Incivility and Bullying will soon be against the law in Rhode Island –  Mary T. O’Sullivan

By Mary T. O’Sullivan, contributing writer

“Abuse at work is the only form of abuse in America that is not yet taboo.” – Workplace Bullying Institute

The Society of Human Resource Management (SHRM) touts itself as the expert on “All Things Work”. For years, SHRM and its members have created best practices, policies, and procedures to deal with almost any workplace issue, from office romance to proper means of termination.

Now, at the top of their list is civility, harassment, and bullying, some of the most damaging types of treatment for people on the job. SHRM’S CEO, Johnny Taylor, is addressing this with all SHRM members, most of them HR managers, to ask the question, “How civil have you been today?” SHRM has instituted trainings and workshops for HR to conduct within their organizations in order to address and stamp out this noxious problem.

According to a February 2024 SHRM survey, “two thirds of American workers had experienced incivility in their workplace within the past month”. One third of workers in the same survey “believe workplace conflict will increase over the next 12 months”. In March of 2024, SHRM introduced its 1 Million Civil Conversations campaign, urging its members to teach managers and employees how to discuss differences without causing pain and grief to one another. It’s critical that the HR community tackle workplace incivility, bullying, harassment, and even workplace violence, if not for supporting employee safety and security, but to emphasize the cost to the organization, financially and reputationally.

Since the early 2000s, 32 states have introduced Healthy Workplace Bill (HWB), at the behest of a little-known lobbying group called The Workplace Bullying Institute (WBI). They are leading the charge in these states, and others, via grassroots campaigns to put local pressure on each state legislature to enact statewide legislation to punish employers who bully, harass, or otherwise abuse workers.

Bills in Rhode Island to make it so

Right now, the Rhode Island State Senate has approved an anti-bullying law, The Workplace Psychological Safety Act (H.B. 8044 and S.B. 2473) “would make it unlawful for an employer or employee to “engage in psychological abuse … that creates a toxic work environment in which a reasonable person would find it intolerable” to perform regular work duties, or that could cause injury or jeopardize future career prospects”.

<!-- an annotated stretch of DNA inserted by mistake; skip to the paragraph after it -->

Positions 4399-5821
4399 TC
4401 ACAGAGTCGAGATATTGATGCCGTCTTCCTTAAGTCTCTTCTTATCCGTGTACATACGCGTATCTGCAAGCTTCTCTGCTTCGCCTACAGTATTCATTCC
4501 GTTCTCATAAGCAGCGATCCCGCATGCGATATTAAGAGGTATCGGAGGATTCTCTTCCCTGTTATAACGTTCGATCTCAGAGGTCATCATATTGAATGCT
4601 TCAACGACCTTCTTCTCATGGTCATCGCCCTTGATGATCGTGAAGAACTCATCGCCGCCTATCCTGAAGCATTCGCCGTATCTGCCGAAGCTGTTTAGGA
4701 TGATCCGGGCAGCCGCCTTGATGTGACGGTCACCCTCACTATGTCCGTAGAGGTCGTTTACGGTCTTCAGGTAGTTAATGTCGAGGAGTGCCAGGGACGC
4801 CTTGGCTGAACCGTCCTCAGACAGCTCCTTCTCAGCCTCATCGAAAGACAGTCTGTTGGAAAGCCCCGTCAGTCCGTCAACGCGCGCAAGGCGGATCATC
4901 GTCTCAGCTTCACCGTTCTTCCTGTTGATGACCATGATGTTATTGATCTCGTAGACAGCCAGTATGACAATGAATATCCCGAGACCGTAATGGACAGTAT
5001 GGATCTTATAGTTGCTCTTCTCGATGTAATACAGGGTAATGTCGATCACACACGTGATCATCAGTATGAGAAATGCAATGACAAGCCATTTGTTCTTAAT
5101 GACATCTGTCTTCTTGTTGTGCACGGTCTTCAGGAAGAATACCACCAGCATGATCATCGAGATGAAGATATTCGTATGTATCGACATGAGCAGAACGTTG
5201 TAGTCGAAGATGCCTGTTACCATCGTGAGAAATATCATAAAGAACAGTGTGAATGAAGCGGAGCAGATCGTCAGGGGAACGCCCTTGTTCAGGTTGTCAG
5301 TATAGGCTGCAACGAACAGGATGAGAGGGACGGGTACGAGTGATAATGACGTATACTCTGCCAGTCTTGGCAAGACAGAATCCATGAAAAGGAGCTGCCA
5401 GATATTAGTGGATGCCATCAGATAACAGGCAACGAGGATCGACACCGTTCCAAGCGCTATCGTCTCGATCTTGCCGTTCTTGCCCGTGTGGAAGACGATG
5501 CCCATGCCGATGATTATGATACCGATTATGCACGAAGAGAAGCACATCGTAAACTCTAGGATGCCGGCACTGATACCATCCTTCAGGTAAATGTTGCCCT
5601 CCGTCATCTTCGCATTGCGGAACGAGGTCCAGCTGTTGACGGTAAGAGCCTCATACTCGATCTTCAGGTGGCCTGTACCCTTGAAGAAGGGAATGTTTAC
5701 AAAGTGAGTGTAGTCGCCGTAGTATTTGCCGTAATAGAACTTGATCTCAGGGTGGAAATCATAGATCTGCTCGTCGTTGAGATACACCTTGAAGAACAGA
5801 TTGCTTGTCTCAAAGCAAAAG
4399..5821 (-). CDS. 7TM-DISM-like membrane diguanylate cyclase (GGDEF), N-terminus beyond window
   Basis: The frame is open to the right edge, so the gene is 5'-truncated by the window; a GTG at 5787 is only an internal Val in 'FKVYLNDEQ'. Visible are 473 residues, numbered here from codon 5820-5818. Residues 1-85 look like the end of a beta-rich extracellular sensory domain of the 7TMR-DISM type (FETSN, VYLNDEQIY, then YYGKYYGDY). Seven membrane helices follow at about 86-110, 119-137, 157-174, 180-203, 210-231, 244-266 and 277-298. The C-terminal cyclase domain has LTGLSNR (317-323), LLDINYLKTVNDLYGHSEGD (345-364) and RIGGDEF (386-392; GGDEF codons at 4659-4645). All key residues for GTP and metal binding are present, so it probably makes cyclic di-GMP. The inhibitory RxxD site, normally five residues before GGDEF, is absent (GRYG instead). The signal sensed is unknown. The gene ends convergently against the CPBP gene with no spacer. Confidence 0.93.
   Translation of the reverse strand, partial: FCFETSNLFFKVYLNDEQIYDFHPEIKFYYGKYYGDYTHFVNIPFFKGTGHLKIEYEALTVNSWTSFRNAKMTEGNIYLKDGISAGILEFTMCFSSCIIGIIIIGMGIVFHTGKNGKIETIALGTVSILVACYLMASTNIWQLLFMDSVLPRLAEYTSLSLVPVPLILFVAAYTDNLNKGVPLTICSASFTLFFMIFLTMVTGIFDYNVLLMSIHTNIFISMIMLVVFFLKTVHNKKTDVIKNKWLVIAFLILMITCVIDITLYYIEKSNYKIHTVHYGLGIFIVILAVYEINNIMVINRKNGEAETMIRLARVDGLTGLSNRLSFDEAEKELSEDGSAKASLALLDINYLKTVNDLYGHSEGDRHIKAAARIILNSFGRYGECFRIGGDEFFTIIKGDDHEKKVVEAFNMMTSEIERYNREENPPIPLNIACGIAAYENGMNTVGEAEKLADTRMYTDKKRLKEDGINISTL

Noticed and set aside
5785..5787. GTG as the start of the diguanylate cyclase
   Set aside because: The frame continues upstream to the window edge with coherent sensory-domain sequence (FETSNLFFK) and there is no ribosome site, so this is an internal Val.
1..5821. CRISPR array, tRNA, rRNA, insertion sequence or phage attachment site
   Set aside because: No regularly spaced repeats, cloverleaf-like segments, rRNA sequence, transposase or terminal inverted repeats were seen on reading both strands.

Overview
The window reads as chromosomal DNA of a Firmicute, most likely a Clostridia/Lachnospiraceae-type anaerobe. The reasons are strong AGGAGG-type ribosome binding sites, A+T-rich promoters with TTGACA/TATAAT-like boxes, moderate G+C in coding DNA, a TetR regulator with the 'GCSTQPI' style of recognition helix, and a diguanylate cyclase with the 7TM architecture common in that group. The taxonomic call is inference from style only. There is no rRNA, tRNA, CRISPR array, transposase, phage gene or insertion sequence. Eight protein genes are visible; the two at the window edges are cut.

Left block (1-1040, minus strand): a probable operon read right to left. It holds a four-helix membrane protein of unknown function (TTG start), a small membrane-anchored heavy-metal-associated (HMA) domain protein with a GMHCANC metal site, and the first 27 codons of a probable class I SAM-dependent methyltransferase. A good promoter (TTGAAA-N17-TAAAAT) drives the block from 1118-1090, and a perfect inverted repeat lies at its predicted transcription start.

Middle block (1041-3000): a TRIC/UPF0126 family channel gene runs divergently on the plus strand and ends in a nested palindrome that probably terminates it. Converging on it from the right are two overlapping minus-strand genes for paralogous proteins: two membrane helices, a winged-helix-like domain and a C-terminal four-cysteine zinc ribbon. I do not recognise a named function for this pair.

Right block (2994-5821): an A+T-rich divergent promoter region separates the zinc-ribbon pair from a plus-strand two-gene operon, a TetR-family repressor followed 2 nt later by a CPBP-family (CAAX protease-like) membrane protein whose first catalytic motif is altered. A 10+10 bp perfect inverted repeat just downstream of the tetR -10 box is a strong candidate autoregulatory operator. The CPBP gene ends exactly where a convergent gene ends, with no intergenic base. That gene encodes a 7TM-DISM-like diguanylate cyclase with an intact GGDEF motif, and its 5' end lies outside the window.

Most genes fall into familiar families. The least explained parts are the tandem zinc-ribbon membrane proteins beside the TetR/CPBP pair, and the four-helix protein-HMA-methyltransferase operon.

First introduced in 2021, after being declared dead at least once in the process, it has now passed the Rhode Island Senate and approval from the Rhode Island General Assembly House Labor Committee is expected soon. Approval awaits additional personal testimony from individual Rhode Island workers who have been subject to abusive conditions at work. Testimonials to the Labor Committee can be submitted anonymously. The testimony must be submitted to the Committee by May 31, 2024.

Until the WBI stepped up its efforts, the recourse for suffering bullying at work was extremely limited under federal law. Few people know that Title VII of the Civil Rights Act of 1964 and its associated amendments only cover protected classes, and only if the harassment relates to their class. For instance, an employee can file a claim for gender harassment only if the abuse relates directly to gender, same for color or religion. Title VII is a federal law and is becoming ever more challenging to prove a case and to actually win.